Grahic Jump Location
Fig. 3

Expected time T¯(Δxi,Δyi,θ,t|θi0) for a Dubins vehicle to first service the previous waypoint for a duration t¯ before traveling to and reaching the next waypoint at θi0 = -180 deg when current θ = −144 deg. From left to right, top to bottom, the time t increases from 0 to 5.6 in 0.7 s increments, and the time t = t¯ = 6.3 s (the boundary condition used to compute these time-to-go plots) can be found in Fig. 2(b).

Grahic Jump Location
Fig. 4

(a) Distribution of difference in intended and actual incident heading angles with σ = 0.1, σT = 0 (mean = −0.08, var = 0.03). (b) Histogram of time to reach a single waypoint, where multiple peaks indicate the occurrence of missing the waypoint. (c) Same as (a) but σ = 0.1, σT = 0.1 (mean = 0.08, var = 0.04). (d) Same as (b) but σ = 0.1, σT = 0.1.

Grahic Jump Location
Fig. 5

Minimum-time path for the Dubins vehicle through five waypoints. The gray background represents the probability density of the spatial locations traveled by the Dubins vehicle over 1000 simulations. In the case of moving targets, the contours represent the density of the target locations. A single sample trajectory is shown in each case for the Dubins vehicle as a dashed line, and, in the case of moving targets, the paths of the targets are solid. If present, arrows indicate the direction of the fixed incident heading angle chosen by the TSP; otherwise, the incident heading angle was free. For receding-horizon cases, trajectories while servicing target not shown. Depicted in (a) in white is the realization without stochasticity (σ = σT = 0).

Grahic Jump Location
Fig. 6

Distribution of times from 1000 simulations. Panels (a)–(f) correspond to the same conditions of Figs. 5(a)5(f). Times required to service each target in panels (e) and (f) are not included. The vertical dotted line is the minimum TSP travel time (12.33 s) without nonholonomic vehicle constraints, i.e., a regular TSP.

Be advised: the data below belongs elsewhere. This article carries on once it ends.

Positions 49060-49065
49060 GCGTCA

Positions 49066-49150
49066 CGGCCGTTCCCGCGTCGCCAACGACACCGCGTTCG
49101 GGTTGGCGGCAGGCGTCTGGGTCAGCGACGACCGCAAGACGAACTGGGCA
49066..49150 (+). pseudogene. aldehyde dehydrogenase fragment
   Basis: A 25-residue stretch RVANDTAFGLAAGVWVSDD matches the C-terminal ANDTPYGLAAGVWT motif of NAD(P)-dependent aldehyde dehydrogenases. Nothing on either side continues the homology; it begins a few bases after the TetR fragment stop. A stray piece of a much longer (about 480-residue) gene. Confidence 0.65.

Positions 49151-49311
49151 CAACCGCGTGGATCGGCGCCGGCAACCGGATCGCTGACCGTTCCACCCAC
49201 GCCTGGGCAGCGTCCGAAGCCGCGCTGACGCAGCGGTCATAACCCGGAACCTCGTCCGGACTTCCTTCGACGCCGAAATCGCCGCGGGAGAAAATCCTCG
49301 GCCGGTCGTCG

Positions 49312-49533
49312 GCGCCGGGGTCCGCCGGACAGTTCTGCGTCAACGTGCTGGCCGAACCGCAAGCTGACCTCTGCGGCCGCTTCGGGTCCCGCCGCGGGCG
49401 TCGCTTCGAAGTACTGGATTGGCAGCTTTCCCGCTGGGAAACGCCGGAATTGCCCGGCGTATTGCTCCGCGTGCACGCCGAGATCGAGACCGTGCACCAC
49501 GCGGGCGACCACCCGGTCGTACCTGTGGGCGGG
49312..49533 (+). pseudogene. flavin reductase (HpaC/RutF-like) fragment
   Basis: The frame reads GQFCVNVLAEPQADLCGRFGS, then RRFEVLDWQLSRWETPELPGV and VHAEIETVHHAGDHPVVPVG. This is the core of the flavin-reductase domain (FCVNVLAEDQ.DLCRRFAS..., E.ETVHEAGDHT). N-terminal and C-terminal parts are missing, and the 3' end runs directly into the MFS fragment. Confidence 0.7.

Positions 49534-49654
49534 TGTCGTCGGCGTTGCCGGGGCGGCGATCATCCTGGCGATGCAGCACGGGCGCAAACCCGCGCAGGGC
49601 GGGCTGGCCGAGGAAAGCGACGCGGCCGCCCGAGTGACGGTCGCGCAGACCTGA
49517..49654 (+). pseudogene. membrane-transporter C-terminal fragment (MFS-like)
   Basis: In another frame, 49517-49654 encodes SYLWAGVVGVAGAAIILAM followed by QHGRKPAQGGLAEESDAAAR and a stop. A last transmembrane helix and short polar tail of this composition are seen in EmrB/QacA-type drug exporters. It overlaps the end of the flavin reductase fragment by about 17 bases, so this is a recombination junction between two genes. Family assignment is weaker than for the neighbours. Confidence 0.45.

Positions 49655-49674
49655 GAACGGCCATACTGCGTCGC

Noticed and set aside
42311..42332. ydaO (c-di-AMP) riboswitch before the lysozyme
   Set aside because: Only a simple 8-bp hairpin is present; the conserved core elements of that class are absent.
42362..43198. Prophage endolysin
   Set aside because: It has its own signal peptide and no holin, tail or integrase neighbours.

Grahic Jump Location
Fig. 7

Minimum-time paths using the substitute control against moving targets σ = 0.1, σT = 0.1, (inset) Distribution of times, (mean(Ttot), std(Ttot)) = (27.7, 5.4).

Grahic Jump Location
Fig. 8

Percent of 1000 simulations from Figs. 5(e) and 5(f) whose waypoint orderings differ after TSP recomputation, for free incident heading simulations (○) and fixed incident headings (∇). The percentage of simulations that change the fixed incident heading angle θi0 after recomputation are Δ.




Some tools below are only available to our subscribers or users with an online account.

Related Content

Customize your page view by dragging and repositioning the boxes below.

Related Journal Articles
Related eBook Content
Topic Collections

Sorry! You do not have access to this content. For assistance or to subscribe, please contact us:

  • TELEPHONE: 1-800-843-2763 (Toll-free in the USA)
  • EMAIL: asmedigitalcollection@asme.org
Sign In